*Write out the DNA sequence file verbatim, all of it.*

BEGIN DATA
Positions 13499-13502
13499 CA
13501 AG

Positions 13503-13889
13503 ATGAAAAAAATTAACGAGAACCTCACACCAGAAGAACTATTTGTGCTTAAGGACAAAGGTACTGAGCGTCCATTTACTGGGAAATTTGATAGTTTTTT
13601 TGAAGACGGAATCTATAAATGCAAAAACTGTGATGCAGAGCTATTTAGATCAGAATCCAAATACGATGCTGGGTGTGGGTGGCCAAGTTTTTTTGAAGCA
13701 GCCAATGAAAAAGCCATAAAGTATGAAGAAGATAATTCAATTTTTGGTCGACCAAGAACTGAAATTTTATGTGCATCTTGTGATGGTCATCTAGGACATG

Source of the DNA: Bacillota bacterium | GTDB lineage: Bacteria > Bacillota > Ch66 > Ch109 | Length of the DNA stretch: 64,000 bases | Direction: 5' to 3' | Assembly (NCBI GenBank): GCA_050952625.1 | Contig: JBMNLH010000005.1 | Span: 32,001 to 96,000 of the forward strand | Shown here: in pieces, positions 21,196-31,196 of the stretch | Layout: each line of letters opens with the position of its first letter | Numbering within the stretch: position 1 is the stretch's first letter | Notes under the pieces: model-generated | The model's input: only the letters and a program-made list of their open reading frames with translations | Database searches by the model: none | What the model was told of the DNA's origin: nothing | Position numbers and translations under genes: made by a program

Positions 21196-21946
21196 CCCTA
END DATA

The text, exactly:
Positions 13499-13502
13499 CA
13501 AG

Positions 13503-13889
13503 ATGAAAAAAATTAACGAGAACCTCACACCAGAAGAACTATTTGTGCTTAAGGACAAAGGTACTGAGCGTCCATTTACTGGGAAATTTGATAGTTTTTT
13601 TGAAGACGGAATCTATAAATGCAAAAACTGTGATGCAGAGCTATTTAGATCAGAATCCAAATACGATGCTGGGTGTGGGTGGCCAAGTTTTTTTGAAGCA
13701 GCCAATGAAAAAGCCATAAAGTATGAAGAAGATAATTCAATTTTTGGTCGACCAAGAACTGAAATTTTATGTGCATCTTGTGATGGTCATCTAGGACATG

Source of the DNA: Bacillota bacterium | GTDB lineage: Bacteria > Bacillota > Ch66 > Ch109 | Length of the DNA stretch: 64,000 bases | Direction: 5' to 3' | Assembly (NCBI GenBank): GCA_050952625.1 | Contig: JBMNLH010000005.1 | Span: 32,001 to 96,000 of the forward strand | Shown here: in pieces, positions 21,196-31,196 of the stretch | Layout: each line of letters opens with the position of its first letter | Numbering within the stretch: position 1 is the stretch's first letter | Notes under the pieces: model-generated | The model's input: only the letters and a program-made list of their open reading frames with translations | Database searches by the model: none | What the model was told of the DNA's origin: nothing | Position numbers and translations under genes: made by a program

Positions 21196-21946
21196 CCCTA